Extreme Conditions: the Climate Crisis in the United States

As the world continues to battle COVID-19, climate change has not stopped and many are starting to suffer the consequences.

Gabriela McGrath Moreira

As the world continues to battle COVID-19, climate change has not stopped and many are starting to suffer the consequences.

Gabriela McGrath Moreira, Staff Writer

As the treacherous wildfires sweep through the western part of the United States and massive storms form all over the Atlantic Ocean, it is important to note that extreme weather is not normal and it is an evident sign that our environment is suffering. This new reality that we are witnessing is not surprising as climate change continues to threaten our planet while our government officials continue to ignore the evidence.

Climate change has greatly intensified over the course of these past few years due to human activities such as the continuation of the burning of fossil fuels everyday. As the world continues to combat COVID-19, one very relevant effect of climate change is now being seen in the United States with extreme weather patterns. The ongoing effects of climate change will continue unless we take quick action and fight for climate justice.

“Climate change is one of many issues around the world where the average person needs to do more than just having a positive outlook and hoping that it is getting better. People need to be aware of what is happening and what they can do to help combat it,” freshman Beatriz Carvalho said.

Wildfires have always been a natural and essential part of our ecosystems, with practices such as slash and burn agriculture used by farmers, where manmade fires were created as a way to clear out land and create more fertile soil. This practice takes the natural service of wildfires and clears plantations to let healthier vegetation grow. However, with climate change, these wildfires have intensified to an extent that is unnatural and detrimental to the environment due to warmer temperatures and drying soils which is what fires need to strengthen. For example, Alaska is warming two times faster than the rest of the world and has also experienced four of the 10 largest wildfires in the last 15 years, burning over two million acres of land. Currently, wildfires continue to plague areas in California, burning almost 3.6 million acres and destroying seven thousand structures. These fires are raging across the Western United states and causing families to end up homeless with nowhere to go. Extreme weather is here to stay and if we continue to let climate change get worse, these effects will also worsen.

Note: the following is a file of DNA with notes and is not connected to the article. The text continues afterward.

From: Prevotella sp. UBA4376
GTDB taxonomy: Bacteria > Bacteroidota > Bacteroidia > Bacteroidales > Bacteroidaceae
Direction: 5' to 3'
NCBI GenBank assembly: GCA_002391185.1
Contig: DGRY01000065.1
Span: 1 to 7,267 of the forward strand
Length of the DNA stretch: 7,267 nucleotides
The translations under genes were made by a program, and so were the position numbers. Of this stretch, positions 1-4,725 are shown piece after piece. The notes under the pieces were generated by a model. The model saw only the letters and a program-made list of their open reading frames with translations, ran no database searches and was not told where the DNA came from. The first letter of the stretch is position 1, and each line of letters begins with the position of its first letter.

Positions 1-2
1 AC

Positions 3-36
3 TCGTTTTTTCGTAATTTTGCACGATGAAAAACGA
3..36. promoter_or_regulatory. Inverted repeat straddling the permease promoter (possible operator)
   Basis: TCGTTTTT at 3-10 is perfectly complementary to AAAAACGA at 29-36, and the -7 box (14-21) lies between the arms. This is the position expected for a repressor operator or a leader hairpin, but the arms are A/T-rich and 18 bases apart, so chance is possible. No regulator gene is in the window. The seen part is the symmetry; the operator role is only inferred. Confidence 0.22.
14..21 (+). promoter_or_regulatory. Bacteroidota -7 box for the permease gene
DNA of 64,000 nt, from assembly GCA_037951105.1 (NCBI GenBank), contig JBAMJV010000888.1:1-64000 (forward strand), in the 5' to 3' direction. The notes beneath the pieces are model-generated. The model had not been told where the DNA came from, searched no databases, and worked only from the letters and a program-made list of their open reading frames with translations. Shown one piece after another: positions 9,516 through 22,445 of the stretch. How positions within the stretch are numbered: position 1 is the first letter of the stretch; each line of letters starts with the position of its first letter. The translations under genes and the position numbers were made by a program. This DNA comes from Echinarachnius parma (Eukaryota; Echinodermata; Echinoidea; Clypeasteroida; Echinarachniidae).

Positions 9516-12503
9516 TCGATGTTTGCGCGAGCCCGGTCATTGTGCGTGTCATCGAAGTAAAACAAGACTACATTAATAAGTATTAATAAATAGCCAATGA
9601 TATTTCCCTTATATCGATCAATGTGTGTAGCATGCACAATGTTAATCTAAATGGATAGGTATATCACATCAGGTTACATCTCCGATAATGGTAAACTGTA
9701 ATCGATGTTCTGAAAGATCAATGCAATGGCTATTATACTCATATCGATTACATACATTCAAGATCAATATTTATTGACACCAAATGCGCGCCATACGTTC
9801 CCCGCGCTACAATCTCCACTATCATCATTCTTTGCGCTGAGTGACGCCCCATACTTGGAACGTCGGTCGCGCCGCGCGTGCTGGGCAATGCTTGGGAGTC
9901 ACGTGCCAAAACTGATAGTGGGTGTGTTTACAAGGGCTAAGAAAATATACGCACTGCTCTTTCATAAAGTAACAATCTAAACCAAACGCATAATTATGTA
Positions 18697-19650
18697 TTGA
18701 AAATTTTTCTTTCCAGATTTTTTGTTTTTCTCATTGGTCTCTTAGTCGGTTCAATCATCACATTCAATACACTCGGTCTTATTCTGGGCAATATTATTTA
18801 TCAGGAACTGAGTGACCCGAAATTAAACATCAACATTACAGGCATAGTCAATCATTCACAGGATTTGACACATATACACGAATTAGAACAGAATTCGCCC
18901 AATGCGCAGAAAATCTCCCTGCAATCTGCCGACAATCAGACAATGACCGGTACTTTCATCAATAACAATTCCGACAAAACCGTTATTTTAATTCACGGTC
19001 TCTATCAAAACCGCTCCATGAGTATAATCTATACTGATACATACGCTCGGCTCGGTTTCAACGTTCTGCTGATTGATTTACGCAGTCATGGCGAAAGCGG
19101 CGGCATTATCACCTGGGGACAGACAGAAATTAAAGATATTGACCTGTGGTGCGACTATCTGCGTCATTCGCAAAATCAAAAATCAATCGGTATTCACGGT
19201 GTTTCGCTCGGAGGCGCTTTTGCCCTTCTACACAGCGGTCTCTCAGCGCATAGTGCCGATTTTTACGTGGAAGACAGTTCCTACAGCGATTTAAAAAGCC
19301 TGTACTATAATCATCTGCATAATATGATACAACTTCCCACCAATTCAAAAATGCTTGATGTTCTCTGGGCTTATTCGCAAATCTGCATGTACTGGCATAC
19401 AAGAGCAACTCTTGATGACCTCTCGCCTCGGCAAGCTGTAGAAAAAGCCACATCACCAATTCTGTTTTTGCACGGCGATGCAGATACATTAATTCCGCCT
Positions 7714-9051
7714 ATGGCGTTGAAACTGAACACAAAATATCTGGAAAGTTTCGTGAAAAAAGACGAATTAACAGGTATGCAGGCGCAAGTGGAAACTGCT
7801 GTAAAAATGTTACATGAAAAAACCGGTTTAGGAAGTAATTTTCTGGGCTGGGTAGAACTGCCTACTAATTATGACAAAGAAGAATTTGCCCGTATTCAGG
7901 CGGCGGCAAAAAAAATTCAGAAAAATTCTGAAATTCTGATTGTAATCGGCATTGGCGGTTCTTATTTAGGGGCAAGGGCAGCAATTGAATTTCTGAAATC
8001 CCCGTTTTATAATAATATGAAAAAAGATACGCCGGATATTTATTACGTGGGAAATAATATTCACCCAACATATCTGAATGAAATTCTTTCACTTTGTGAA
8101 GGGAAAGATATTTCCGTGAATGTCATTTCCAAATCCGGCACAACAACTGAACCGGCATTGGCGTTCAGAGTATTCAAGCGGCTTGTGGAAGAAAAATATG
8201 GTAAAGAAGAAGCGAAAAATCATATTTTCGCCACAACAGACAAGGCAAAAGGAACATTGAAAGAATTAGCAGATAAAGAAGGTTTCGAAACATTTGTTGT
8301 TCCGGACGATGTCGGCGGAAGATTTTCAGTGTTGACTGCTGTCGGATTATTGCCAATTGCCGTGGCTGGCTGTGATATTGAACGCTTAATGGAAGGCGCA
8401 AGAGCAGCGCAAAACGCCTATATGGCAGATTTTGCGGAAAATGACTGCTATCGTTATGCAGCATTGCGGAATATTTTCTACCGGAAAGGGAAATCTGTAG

On the other side of the United States, wildfires are not such an imminent threat as hurricanes are. Hurricanes are local to South Florida and the east coast and have grown stronger and deadlier than ever due to the warming ocean. The ocean has always absorbed excess heat and distributed it evenly throughout the earth. However, since a lot more heat is being trapped in our atmosphere due to greenhouse gases, the ocean is absorbing more heat then it can release, causing it to warm at a rapid rate. Warm water can be considered the fuel that allows hurricanes to develop since hurricanes require heat energy from the ocean. As we have seen in Florida, hurricanes can be devastating in terms of the toll on our communities.

The effects of climate change are now taking place in our everyday lives and threatening our property, safety and livelihood, yet our government is lacking in climate action and viewing the climate crisis as a partisan issue. With a 97 percent or more scientific consensus from the science community that it is caused by human activities, there is still a great deal of people who refuse to acknowledge the severity of this issue. The republican party tends to argue this is a “hoax” even when scientific facts are presented to them. Instead of listening to the people, they have decided to politicize the climate crisis when it is actually science based. For example, the Trump administration even pulled out of the Paris accord, an agreement with the majority of countries to keep the world from heating over two degrees celsius this century.

I think we all are the ones who are in charge of keeping the planet safe. After all, protecting the environment protects us as well. We, as young people, have to use our voices to speak up and make a call to action,”

— senior Melanie Ozuna

Wildfires are destroying structures and wiping out towns to the west while hurricanes are creating major flooding and destruction to property in the east. Although the effects are there, we can stop them from getting worse as well as lessening the impact. Effective change is key to combating climate change and that is why it is so important to make sure we vote for government officials who are willing to govern for the people and not to improve their political agenda.

That change starts with you. If this subject resonates deeply with you, there are various youth-based organizations to get involved with. In Miami, you can join the CLEO Institute, specifically Gen-cleo, the Sunrise movement and Fridays for Future. You can also join clubs such as Gables Earth and create initiatives to make your community more sustainable. Keep in mind that this is our future we are fighting for and we all have a powerful voice in the fight.